As every year does, we start with the Women’s Six Nations tournament. There has been some speculation that the Women’s Six Nations won’t go ahead, but in my opinion it will, because there are Rugby World Cup qualifier games that need to take place for Ireland, Scotland and Italy. They might have to move the fixtures to April, but I’m in no doubt that they will go ahead somehow, as we want teams to play for the opportunity to compete at the Rugby World Cup, and not let it be decided by current rankings. It will be a really important tournament to build up momentum for women’s rugby at the start of this year, to grow the fanbase before the Rugby World Cup.
England will be aiming for a Grand Slam win of course, and if they win it will be their third in a row. But I doubt that’s even on the minds of the players. Instead, they will be thinking about each game as it comes, and trying to build on past performance. The Six Nations could be the last opportunity for each player to make their mark on the team, and put their hand up as someone who wants a place in the World Cup squad, if there are no friendlies before the Rugby World Cup.
Every player will be aware of that and will want to give their absolute best performance. When I was on the lead up to Rugby World Cups, I would countdown each game I had left before the World Cup started, as I saw every second in games and training as an opportunity to prove I deserved a place in the team. The team will be aware that they have five games to play before the Rugby World Cup, and the excitement will build the closer they get to the tournament.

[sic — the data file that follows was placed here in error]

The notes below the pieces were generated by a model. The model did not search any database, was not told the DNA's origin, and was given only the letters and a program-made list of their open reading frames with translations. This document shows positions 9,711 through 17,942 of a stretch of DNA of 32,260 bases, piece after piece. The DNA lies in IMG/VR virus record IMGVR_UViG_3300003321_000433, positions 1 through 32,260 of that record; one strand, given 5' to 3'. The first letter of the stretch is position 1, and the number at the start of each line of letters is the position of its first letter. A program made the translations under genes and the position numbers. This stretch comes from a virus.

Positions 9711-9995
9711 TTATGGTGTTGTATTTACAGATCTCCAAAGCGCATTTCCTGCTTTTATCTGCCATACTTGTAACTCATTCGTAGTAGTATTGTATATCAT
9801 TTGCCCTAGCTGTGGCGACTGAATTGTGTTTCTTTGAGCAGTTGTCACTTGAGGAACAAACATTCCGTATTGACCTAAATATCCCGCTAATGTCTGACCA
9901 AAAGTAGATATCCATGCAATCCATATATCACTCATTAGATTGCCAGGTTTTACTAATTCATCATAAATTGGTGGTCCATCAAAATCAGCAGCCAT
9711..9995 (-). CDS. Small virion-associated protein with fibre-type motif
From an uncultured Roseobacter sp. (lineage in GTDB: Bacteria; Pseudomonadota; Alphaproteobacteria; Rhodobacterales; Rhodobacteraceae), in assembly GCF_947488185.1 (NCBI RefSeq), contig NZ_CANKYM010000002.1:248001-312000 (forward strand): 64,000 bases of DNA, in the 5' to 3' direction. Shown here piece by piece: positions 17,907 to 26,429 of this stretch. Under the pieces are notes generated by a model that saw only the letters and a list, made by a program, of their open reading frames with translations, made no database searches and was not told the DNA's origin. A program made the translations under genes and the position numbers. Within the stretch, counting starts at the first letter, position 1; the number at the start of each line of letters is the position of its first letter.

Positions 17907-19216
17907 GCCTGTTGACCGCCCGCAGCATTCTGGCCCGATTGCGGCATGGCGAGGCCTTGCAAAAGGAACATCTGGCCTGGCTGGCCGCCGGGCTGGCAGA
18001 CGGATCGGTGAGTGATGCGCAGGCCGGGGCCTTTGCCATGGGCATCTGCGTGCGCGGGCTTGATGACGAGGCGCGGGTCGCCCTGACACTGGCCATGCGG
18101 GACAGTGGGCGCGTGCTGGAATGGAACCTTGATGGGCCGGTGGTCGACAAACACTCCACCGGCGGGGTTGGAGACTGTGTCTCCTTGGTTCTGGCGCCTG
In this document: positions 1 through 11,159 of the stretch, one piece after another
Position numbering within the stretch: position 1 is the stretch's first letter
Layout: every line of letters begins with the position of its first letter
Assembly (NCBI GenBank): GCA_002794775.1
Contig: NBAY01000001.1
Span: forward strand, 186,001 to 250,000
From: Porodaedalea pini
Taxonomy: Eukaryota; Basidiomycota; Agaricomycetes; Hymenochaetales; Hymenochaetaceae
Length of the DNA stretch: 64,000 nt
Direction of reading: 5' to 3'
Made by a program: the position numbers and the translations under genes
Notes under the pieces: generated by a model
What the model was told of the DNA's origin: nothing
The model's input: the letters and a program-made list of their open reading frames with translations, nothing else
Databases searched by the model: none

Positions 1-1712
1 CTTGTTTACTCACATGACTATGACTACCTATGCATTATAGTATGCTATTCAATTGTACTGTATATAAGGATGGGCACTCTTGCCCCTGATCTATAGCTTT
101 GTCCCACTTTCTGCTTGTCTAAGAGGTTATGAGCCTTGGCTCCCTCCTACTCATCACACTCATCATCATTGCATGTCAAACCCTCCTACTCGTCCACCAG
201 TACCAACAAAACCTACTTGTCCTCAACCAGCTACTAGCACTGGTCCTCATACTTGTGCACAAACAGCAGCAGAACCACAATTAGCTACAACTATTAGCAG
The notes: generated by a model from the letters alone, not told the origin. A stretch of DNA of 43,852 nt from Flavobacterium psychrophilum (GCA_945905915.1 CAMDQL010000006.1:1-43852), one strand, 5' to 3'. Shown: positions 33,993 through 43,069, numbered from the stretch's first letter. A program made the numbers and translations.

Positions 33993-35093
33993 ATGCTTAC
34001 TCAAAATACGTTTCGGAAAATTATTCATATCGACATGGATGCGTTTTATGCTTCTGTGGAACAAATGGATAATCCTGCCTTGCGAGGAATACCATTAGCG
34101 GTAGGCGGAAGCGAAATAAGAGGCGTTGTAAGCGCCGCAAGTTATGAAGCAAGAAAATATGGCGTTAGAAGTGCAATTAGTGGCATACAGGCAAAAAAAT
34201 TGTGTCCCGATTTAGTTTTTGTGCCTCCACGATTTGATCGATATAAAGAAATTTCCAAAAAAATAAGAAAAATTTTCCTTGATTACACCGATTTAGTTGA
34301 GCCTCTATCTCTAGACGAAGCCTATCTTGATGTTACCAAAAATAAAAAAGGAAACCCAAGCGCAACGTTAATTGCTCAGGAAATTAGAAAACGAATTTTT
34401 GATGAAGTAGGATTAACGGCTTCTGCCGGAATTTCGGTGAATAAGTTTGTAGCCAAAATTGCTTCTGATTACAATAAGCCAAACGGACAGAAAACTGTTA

England have traditionally had a really strong balance of both experienced and young, fresh talent in the squad, but the scales are now turning more to the younger players. That might sound worrying for fans, but the England squad is definitely in good hands. Players like Zoe Harrison and Helena Rowland are both coming in at fly-half, and both are so young and talented. It’s scary how young they are, Zoe is 22 and Helena is just 21, yet both are stars to watch on the pitch. Helena has made her mark in 15s and Sevens, and may also play for Team GB at the Olympics this summer.